Much like Terry Jeffords from Brooklyn Nine-Nine, Henry loves love. So weddings are always great, especially when there’s an open bar. But while I was in Vermont I ducked out of the festivities to relax for just a moment and check out a few nearby distilleries. Stonecutter Spirits was one I made a point of visiting after seeing their bottles in all of the liquor stores and bars I had stopped in so far.
The first thing I noticed walking into Stonecutter was how sleek everything was. It’s obvious that the placement of every item in the room was thought out and a lot of design went into planning the space. The tasting room looks and feels like a stylish startup or a studio apartment, comfortable and slightly on the smaller side but never crowded. You can see the owners’ offices right next door to everything along with a prep kitchen and a window to the only clean barrel room I’ve ever seen right behind the bar. Seriously, I’m sure there are things you can’t see from the window but when have you ever seen a barrel room that wasn’t about to explode with random storage? A very inviting space to say the least. I went in on an early Saturday afternoon right when they opened so I ran into maybe 6 other people while I was there. The bartender I spoke with was extremely hospitable and thoroughly knowledgeable on cocktails as well as the spirits they produce. I was only planning on tastings and one quick cocktail but I had such a good conversation with her I ended up staying for a few hours and a few more drinks.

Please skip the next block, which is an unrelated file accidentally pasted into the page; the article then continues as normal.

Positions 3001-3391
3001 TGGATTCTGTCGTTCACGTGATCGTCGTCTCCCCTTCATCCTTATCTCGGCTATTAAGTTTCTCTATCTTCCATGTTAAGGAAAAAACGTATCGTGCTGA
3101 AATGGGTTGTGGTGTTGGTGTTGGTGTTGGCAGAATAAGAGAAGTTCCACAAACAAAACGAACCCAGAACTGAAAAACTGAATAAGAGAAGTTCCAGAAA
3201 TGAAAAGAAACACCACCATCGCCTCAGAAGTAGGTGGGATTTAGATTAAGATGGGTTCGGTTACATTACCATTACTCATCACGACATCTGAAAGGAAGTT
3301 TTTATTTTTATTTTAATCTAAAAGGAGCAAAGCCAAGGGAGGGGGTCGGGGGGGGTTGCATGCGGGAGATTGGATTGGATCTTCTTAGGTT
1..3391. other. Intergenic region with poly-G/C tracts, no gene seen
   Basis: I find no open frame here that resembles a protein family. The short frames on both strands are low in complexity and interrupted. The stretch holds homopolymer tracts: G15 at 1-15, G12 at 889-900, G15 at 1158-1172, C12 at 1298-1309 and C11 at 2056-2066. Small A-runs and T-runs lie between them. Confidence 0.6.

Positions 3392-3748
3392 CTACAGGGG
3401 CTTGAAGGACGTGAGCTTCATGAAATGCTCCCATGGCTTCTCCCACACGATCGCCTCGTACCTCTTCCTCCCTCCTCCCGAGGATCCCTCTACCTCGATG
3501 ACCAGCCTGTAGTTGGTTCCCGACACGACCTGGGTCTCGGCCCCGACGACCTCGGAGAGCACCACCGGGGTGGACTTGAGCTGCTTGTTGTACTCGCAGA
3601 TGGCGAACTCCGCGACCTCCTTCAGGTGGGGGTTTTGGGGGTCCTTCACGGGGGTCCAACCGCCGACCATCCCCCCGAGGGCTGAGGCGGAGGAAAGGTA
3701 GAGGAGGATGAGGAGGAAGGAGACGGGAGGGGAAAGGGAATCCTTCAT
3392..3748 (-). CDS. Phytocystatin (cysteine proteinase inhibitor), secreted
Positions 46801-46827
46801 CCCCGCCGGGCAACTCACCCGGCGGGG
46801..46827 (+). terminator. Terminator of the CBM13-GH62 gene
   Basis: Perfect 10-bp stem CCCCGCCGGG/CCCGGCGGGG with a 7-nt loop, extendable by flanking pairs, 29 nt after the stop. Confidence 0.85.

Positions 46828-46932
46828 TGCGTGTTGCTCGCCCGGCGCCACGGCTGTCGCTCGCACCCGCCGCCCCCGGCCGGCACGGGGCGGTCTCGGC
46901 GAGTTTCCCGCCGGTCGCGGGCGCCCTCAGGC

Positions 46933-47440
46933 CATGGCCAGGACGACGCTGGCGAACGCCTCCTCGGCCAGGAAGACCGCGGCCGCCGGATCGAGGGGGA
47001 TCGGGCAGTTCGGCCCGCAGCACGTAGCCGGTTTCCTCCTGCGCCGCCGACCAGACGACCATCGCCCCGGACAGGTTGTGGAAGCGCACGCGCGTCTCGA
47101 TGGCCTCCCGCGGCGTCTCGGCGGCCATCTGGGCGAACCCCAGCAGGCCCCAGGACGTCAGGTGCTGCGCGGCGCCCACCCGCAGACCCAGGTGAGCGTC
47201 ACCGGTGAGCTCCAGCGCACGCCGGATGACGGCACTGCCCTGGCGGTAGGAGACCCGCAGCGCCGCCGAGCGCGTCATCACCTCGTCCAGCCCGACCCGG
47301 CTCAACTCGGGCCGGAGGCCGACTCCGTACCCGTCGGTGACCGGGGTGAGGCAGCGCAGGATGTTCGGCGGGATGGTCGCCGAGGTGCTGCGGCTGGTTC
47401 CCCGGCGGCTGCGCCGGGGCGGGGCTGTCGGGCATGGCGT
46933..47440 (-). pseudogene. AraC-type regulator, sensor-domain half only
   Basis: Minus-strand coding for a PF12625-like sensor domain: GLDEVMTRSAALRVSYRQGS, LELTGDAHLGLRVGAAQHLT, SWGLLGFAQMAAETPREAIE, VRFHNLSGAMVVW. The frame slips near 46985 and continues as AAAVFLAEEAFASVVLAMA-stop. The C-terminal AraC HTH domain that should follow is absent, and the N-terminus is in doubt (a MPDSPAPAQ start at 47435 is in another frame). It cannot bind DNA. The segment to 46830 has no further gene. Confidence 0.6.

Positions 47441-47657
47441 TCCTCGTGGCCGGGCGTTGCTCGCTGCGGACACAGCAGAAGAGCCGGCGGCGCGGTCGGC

Right now Stonecutter produces two spirits, a Single Barrel Gin and a Heritage Cask Whiskey. I always appreciate when a distillery decides to focus on a few select spirits instead of overextending themselves to make every kind of liquor under the sun. We’ve all seen craft distilleries that make a dozen different products that are all equally mediocre. I can understand the thought process of being able to offer something for everyone, but in most of the cases I’ve seen it just dilutes the brand. Most of the distilleries I’ve enjoyed and write about have a few mainstays whose quality they really hone in on for distribution, then maybe one or two experimental spirits they play around with to sell in the tasting room.
Stonecutter’s gin is made up of seven botanicals: juniper, coriander, cardamom, orange peel, licorice root, green tea, and rose petals. It is then aged for four months in ex-bourbon barrels (From somewhere in Kentucky, if I’m remembering that correctly). I thought the gin had a great body to it, just enough age to pull it all together while still keeping the flavor profiles of the botanicals. I thought the licorice root made for a great addition too. I think the flavor profile of this gin helped it stand out a little more in the cocktails I tried.
Their Heritage Cask Whiskey is very solid as well, it’s a rye-high bourbon mash (So also corn and barley) that is then aged in two different ex-bourbon barrels and then finished in cabernet barrels. Rye-high bourbons are my favorite so I’m a little biased, but their whiskey is pretty solid. Also the cabernet finishing doesn’t overtake the rest of the taste, which can happen is left in the barrel for too long.
My bartender was also completely transparent on their sourcing/aging/etc. which I think is a big part of succeeding as a craft distillery and gaining loyal fans. Sometimes the push for local products can cause people to ignore quality, which I think can be a big problem. Stonecutter currently sources their whiskey from Kentucky and their gin from an unnamed distillery in Vermont, then transported to Stonecutter for aging. And you know what? It tastes great! They also currently have a small batch whiskey aging that was distilled in Vermont using local corn and rye that is supposed to be released in 2019. In addition to that, the distillery just opened up a cocktail bar called Highball Social in Burlington that I unfortunately did not get a chance to visit. So definitely stop in if you’re taking a trip to Middlebury or Burlington.